Animal spirits are pulsing through Americans’ mouse-clicking fingers. More than ever, it’s important to talk to people about the risks they are taking. Use the script above. Ask “what if you’re wrong?” Coax them to separate the rationale for the trade from risk management. You may not be satisfied by what you hear, but that’s not your objective. You just want to make sure your loved ones’ actions serve their “need to haves” even if yours are different. 

Revisit your plan

I found this Julian Shapiro’s essay Life Planning to be a nice reminder that you write your own script.  

I especially like his advice: Beware the echo chamber

This is my final, high-level caution about ordering your values: beware people surrounding you who mislead you as to what you care about. Because, whether you realize it or not, you’re the average of the people you hang out with. 

He gives examples of different archetypes of people you might hang out with. Every parent already understands the lesson — you have to have intention about who you spend time with. You will absorb the values that surround you (I recount my slide into zero-sum thinking based on my environment in How I Misapplied My Trader Mindset To Investing).

Julian continues: 

Many others think “making the most out of life” means doing nothing more than finding a spouse, buying a home, securing a job, and raising kids.

I’m not passing judgment. The point is: Has exposure to certain people caused you to neglect what you value by adopting others’ values through osmosis?

To break free from this groupthink, take a moment to identify what you would truly regret not having done by the time you’re 80.

That’s the easiest way to snap yourself out of it:

Ask yourself, What would I be doing if I could start all over again?

When most people do this, they’re delighted by how many things they think they care about suddenly fall by the wayside.

Set financial goals

See my short essay in the Moontower Money Wiki: A Word About Goals 

Set your own risk management rules

Think dynamically. Every public investment including BTC that has gone up 100x, 1000x, or more has experienced massive drawdowns along the way. Looking at charts is misleading because they do not convey emotion. The doubt and pain that occur in those drawdowns don’t translate. So you need to steel yourself against them in advance. Expect to experience them and have a plan so your amygdala doesn’t take the wheel.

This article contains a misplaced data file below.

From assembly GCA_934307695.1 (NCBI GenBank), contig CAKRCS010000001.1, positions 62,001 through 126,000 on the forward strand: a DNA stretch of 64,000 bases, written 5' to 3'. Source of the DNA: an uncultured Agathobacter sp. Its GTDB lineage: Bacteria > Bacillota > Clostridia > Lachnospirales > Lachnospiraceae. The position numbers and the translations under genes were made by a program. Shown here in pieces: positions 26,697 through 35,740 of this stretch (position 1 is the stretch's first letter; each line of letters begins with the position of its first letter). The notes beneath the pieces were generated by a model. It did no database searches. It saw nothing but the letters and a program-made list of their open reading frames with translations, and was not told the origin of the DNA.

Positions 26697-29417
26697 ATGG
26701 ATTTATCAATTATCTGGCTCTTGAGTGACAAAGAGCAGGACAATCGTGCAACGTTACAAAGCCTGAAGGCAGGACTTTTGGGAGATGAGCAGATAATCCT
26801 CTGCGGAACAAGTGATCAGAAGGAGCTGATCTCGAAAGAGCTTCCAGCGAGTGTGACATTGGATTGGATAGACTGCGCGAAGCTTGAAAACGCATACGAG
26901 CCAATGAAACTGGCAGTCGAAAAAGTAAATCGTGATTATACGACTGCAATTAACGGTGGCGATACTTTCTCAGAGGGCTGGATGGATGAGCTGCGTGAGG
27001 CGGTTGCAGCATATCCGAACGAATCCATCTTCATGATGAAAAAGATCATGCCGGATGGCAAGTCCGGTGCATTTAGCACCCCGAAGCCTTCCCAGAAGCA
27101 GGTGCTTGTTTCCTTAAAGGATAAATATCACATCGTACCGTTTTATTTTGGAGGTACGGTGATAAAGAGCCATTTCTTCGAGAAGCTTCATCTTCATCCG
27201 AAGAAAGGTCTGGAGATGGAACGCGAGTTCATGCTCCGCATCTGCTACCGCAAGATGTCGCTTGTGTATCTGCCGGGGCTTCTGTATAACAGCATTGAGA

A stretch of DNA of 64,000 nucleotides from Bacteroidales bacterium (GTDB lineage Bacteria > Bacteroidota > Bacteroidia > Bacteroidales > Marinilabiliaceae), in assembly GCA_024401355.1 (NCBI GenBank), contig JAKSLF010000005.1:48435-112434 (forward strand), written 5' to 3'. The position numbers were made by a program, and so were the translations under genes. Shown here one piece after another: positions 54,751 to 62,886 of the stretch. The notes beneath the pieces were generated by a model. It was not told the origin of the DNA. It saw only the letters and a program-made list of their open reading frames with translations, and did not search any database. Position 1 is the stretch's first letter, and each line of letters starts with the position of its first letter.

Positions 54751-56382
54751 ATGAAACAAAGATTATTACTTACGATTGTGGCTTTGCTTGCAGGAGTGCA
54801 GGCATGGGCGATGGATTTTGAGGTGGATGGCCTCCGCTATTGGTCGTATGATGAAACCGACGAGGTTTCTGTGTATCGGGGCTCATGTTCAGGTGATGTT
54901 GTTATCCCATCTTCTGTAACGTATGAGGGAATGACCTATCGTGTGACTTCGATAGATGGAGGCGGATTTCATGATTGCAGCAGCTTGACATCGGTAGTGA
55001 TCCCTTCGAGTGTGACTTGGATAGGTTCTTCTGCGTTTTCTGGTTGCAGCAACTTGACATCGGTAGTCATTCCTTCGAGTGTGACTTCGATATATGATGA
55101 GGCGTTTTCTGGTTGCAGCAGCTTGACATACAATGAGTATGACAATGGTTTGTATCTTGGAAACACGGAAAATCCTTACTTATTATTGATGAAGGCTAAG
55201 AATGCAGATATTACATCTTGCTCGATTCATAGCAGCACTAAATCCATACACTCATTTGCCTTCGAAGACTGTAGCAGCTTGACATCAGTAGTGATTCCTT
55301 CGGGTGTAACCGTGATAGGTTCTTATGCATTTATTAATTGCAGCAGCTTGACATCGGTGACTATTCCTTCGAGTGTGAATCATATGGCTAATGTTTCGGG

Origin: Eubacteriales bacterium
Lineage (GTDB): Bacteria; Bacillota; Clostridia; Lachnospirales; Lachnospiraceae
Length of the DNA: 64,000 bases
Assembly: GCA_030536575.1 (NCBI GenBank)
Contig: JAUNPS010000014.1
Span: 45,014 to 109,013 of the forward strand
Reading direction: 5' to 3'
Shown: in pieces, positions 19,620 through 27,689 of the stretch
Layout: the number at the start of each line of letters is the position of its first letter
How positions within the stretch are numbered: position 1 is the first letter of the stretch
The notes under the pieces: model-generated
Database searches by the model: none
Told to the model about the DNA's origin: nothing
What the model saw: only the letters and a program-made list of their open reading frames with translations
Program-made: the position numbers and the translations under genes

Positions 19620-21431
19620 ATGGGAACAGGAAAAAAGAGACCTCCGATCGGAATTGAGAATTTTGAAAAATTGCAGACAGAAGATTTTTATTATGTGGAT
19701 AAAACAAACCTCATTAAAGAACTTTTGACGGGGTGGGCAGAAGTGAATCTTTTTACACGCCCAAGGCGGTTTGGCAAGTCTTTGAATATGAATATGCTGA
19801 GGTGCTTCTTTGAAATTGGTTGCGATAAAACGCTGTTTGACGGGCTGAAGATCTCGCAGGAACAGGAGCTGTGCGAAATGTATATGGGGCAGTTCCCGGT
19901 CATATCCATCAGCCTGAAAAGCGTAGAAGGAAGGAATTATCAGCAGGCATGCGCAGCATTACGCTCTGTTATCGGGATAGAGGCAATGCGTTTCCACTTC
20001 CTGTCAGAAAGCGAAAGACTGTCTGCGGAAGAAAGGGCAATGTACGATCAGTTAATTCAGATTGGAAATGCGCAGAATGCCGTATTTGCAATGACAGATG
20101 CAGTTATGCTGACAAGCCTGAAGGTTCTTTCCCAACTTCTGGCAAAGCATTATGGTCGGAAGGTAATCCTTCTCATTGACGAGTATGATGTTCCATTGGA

Ways to do this:

  • Know Thyself

It’s never a perfect science to handicap your own risk tolerance. Some starting points to jog your brain:

    • A Way To Quantify Risk Tolerance and Determine Appropriate Equity Exposure (via Financial Samurai)

    • How Tails Constrain Investment Allocations (via Moontower)

      This posts bridges the gap between investment risk and human capital risk. It considers how much you can risk in relation to your earnings potential. It’s not a practical recipe but walking through the logic will bring more rigor to your thinking. 

  • Match Your Risk Management Strategy To Your Goals
    • Re-balancing

      Conventional finance thinking advocates for diversification and re-balancing. The primary reason for this is to avoid concentration. You are actively avoiding have a single investment dominate your portfolio. There is a major survivorship bias in pointing to anyone that has become extremely rich by concentration, whether it’s through their investment portfolio or by having the bulk of their worth in their own business. The illusion obscures 2 realities:

1. The mega-rich will get that way because of highly concentrated bets. Exceptions that come to mind are some of the top HF managers in the world. You are not them. (If you are one and you are this far into my blog post then…call me, maybe?)

2. You don’t see the rest of the tournament entrants. Remember, most stocks go to zero. Re-balancing is why stock indices do not. See Is There Actually An Equity Premium Puzzle?

Re-balancing is a convergent strategy since you sell winners and buy losers. It’s a bet on mean reversion. To understand its concave payoff profile see Ensembles and Rebalancing (via Newfound Research)

    • Trend

      If you prefer a convex payoff profile similar to a long option position, you can follow a trend strategy. A trend strategy is a set of rules that cuts your losers quickly and keeps you in your winners.  The cost of implementing the strategy is the “chop”. The options equivalent is the “theta” or time decay. 

      Trend is conceptually simple. Your stop-loss will be triggered more often than you catch a trend. So a trend strategy is a tradeoff between hit ratio and slugging percentage. If you lose on 2/3 of your bets, but your winners are 3x your losers, then you are ahead (although such a strategy trades much more than buy-and-hold incurring higher transaction and tax costs). There is infinite literature out there on trend-following but if you want to understand how trend looks like a long straddle position see Straddles and Trend Following (via Newfound Research)

    • Gorilla

      Gorilla investing is another strategy designed to look like a long option. It rebalances away from losers, into winners. It explicitly bets against mean reversion. It’s a divergent strategy that growth investors employ in winner-take-all businesses. 

      The gist of it is to invest an equal amount in a list of candidates that are competing for a giant market. As the winners start pulling away, you shed the losers and reallocate the proceeds back into the winners. This comes with its own suite of risks. Off the top of my head:
      • Umm, you overestimate the TAM
      • The eventual market winner comes from outside your original list.
      • As more entrants enter the market, you need to consider adding them to your portfolio, which will dilute your ultimate return.